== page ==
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Leveraged Breakdowns

REPE Interview Prep: Debt Seniority, CMBS, and Recourse


Leveraged Breakdowns teaches real estate private equity for beginners. That’s why we provide materials such as our flagship course Breaking Down REPE and even our free real estate private equity case study. This particular series focuses on the types of questions you might face during a real estate private equity interview. Today’s lesson focuses on debt, namely: seniority, CMBS, and recourse. We suggest you practice these questions as if you were responding during a live interview. Don’t just memorize, but understand why each response makes sense.

What is the difference between a senior loan and a mezzanine loan? Why do investors frequently use both on a single deal?

First, you will usually only see mezzanine loans in opportunistic deals because of the risk profile. A senior loan is the loan that has seniority in terms of collateralization. Often this is a bank or CMBS loan that is secured by a first lien on the subject property. Because the loan is secured, there is less risk and the interest rate is the lowest in the capital stack, usually 200-400 basis points above the like treasury.

A mezzanine loan is another form of debt, but is either collateralized secondary to the senior loan or is unsecured altogether, and repayment is secondary behind the senior lender.  As a result, it carries a higher interest rate, often 500-1,000 points above the like treasury. The mezzanine loan has priority of payment ahead of equity, so it has less risk than equity, but more risk than senior debt. Investors will use mezzanine loans because the rates are lower than expected equity returns for opportunistic deals, which usually start at 20%. Mezzanine loans, then, lower the overall cost of capital for a deal and help boost returns to the equity investors.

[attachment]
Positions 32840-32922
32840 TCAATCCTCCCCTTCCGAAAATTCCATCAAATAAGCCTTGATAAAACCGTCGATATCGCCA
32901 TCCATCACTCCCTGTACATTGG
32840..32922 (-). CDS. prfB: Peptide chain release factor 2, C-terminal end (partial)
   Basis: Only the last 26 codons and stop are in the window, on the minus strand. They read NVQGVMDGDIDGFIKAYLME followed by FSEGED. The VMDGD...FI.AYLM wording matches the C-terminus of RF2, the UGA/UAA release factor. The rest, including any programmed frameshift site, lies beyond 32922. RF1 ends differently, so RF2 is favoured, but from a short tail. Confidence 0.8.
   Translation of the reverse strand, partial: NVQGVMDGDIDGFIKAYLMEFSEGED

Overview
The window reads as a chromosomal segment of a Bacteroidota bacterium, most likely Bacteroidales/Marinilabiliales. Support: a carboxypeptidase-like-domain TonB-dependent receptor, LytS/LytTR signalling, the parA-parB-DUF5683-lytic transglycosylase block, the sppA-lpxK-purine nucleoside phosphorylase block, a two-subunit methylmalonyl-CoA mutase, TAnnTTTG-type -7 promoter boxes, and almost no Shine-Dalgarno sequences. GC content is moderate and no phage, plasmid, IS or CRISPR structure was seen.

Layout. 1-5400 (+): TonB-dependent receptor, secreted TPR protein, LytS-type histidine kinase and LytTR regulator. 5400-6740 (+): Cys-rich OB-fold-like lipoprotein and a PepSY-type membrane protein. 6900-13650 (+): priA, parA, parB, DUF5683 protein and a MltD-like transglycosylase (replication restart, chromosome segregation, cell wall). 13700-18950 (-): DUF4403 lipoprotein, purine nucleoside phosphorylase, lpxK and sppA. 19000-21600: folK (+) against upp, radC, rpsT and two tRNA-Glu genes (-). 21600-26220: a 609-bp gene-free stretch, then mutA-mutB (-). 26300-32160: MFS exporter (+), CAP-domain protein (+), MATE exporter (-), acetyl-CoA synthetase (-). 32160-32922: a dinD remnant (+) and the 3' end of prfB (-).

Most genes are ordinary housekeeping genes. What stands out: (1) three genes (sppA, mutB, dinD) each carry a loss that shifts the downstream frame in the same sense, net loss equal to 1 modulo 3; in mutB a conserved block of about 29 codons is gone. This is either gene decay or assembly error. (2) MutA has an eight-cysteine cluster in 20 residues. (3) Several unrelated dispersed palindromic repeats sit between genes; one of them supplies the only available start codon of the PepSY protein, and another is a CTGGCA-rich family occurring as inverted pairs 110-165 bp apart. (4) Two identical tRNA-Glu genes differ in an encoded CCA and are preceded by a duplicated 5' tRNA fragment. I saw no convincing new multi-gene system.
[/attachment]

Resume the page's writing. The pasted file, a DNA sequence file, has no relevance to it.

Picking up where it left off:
What do you think are the best kind of deals to finance with CMBS debt?

Any property with less than 70% leverage, average lease term longer than the proposed loan term, a hold period longer than the loan term, and tenants with national credit. If you have all of these, you have a good candidate for a CMBS loan. Most often, assets that will qualify for CMBS loans will be Core or Core-Plus, or potentially a Value-Add deal that just signed the last few leases needed to stabilize the property, and the owner plans to hold for the long term. Since CMBS loans are expensive to break, you don’t want to put them in place on a project you have plans to exit before the loan matures.

What are the differences between recourse and non-recourse senior debt?

The primary distinction is that a recourse loan requires a guaranty from a financially capable person or entity as additional security for the lender, where a non-recourse loan does not include any such guaranty. Commercial banks are typically recourse lenders, but if the LTV of the property is low enough, usually 60% or less, non-recourse debt from a bank is possible. CMBS and Life Insurance financing is usually non-recourse, but the LTV requirement is 60% or less.

Need to learn quickly?

If you have an upcoming real estate private equity case study, we recommend you start with our REPE Starter Kit. It teaches real estate private equity for beginners who are under a time crunch to get as smart as possible as quickly as possible. Otherwise, check out our blog for plenty more articles that quickly take you from zero to REPE hero.

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